Book review: Clever Jack Takes the Cake

Have you ever tried to do something other people said was impossible, and then had to struggle through setback after setback? Jack and his quest to bring a fine gift for the princess’s birthday party is just such a story.

Clever Jack Takes the Cake, written by Candace Fleming and illustrated by G. Brian Karas is a fairy tale with a valuable lesson about optimism and perspicacity. This darling picture book deserves to be a classic, not just because of its plucky hero but also because of its luscious prose and charming illustrations.

In the story, Jack is excited to receive an invitation for the princess’s birthday party, and he is undaunted by his and his mother’s apparent poverty. Instead, he scrounges for ingredients for a birthday cake, a beautiful confection crowned with “the most succulent strawberry” in all the land. So far, score one for cleverness.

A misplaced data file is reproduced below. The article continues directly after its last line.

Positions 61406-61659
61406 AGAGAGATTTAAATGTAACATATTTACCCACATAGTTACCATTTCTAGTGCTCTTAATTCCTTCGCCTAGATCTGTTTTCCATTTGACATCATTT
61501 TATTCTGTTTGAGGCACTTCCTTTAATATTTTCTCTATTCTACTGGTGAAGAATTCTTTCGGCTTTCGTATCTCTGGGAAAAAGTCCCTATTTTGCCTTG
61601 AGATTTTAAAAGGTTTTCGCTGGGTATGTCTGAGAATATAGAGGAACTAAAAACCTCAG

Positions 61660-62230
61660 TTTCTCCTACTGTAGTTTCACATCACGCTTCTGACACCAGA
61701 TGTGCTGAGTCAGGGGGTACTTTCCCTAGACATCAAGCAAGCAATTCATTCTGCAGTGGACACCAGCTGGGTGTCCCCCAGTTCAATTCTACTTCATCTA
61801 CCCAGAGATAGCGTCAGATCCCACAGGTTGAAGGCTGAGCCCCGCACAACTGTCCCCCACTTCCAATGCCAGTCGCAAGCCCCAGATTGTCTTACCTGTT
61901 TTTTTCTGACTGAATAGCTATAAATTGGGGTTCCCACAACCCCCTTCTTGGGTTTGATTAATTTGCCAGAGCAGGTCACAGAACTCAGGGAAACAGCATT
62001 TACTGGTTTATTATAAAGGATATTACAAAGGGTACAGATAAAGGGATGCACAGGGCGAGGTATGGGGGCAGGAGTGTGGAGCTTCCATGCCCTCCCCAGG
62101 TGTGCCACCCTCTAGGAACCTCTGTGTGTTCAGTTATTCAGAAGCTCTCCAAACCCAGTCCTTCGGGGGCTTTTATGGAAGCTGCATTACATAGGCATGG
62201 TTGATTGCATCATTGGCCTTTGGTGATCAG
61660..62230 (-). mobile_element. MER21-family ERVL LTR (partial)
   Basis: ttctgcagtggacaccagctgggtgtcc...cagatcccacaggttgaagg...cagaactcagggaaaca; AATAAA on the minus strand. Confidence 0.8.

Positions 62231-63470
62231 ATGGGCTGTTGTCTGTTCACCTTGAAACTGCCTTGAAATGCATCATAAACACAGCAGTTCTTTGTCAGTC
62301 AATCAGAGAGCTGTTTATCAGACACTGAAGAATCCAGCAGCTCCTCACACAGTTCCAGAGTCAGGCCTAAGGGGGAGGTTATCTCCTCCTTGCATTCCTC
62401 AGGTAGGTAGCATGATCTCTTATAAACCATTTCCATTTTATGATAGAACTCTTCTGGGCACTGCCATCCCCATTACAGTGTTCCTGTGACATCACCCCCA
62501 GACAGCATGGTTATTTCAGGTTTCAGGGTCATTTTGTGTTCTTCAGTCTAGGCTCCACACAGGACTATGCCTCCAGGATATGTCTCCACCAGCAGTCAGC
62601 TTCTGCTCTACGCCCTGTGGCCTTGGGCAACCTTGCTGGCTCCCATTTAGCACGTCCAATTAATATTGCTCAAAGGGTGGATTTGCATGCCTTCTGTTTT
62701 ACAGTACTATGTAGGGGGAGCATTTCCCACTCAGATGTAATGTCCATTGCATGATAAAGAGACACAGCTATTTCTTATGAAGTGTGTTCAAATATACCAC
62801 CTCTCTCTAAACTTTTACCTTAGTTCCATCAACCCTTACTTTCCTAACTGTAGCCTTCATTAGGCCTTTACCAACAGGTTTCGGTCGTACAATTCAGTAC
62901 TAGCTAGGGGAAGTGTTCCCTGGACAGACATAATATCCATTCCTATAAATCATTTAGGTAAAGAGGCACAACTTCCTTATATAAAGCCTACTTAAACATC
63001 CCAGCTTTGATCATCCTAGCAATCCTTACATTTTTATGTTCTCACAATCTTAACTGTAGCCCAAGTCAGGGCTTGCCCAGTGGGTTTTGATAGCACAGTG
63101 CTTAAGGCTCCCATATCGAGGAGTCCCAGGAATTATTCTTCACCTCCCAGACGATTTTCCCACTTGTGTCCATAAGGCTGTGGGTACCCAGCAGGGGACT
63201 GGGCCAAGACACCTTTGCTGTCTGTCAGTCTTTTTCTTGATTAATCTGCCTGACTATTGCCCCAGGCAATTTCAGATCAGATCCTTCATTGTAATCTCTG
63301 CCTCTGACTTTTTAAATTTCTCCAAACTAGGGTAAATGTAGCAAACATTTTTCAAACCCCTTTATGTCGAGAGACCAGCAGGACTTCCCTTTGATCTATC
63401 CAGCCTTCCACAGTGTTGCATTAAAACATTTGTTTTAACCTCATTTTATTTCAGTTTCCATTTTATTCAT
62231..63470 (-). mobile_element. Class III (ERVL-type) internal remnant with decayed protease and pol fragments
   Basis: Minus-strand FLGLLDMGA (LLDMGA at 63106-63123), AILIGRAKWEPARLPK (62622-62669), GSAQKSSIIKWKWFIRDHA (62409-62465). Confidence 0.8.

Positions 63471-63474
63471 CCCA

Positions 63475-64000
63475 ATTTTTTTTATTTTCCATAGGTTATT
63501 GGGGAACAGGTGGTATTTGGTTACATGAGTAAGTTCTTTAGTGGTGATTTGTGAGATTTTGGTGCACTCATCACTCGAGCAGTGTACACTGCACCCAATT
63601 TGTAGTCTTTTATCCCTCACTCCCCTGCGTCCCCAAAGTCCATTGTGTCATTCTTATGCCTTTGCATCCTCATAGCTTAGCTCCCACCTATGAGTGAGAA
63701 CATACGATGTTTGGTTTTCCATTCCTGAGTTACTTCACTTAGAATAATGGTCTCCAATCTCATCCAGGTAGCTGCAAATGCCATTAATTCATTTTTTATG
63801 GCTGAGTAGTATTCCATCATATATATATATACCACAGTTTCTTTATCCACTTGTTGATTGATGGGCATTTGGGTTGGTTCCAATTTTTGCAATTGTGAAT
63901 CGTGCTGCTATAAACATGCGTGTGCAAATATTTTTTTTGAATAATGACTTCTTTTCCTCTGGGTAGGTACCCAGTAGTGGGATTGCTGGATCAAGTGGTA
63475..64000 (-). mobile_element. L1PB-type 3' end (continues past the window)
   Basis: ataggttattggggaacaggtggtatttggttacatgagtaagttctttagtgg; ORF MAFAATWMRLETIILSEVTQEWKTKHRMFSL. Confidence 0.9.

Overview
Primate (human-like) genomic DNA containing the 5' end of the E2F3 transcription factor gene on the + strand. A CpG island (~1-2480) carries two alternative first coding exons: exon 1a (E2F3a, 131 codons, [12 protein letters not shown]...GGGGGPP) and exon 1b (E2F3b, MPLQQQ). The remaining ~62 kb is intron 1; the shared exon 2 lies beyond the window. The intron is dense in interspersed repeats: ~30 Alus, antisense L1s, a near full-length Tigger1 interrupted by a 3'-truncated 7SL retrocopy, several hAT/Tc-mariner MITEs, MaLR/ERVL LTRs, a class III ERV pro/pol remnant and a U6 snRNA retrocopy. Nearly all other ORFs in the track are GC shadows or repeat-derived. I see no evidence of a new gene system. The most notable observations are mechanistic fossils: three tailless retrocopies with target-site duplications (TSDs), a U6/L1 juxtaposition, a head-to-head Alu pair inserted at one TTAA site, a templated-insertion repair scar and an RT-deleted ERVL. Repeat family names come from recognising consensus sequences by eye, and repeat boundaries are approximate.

It is not really cleverness that Jack needs from that point on, however, since he experiences setback after setback on his journey to bring the cake to the castle to present to the princess. Really, Jack is such a darling hero not because of his cleverness, but because he just keeps moving forward, always able to keep looking at the bright side of things, until at the very last, there seems to be no bright side left at all.

This is the kind of story I would personally love to be able to write. The author really draws the reader into identifying with Jack, and each obstacle he encounters just makes you feel even more strongly what he must be feeling.

The slowly disappearing cake is a very clever device on the part of the author, that makes you keep turning the pages, hoping that Jack will be able to get to the castle quickly enough to present his gift to the princess. The language is marvelously mellifluous. This is really a masterpiece of the craft, told simply yet with prose that practically sings.

Clever Jack is one of our favorites at home, one of the books that usually has to be read at least twice in a row in any given session. Highly recommended for children ages 3 to whenever yours are moving on from picture books.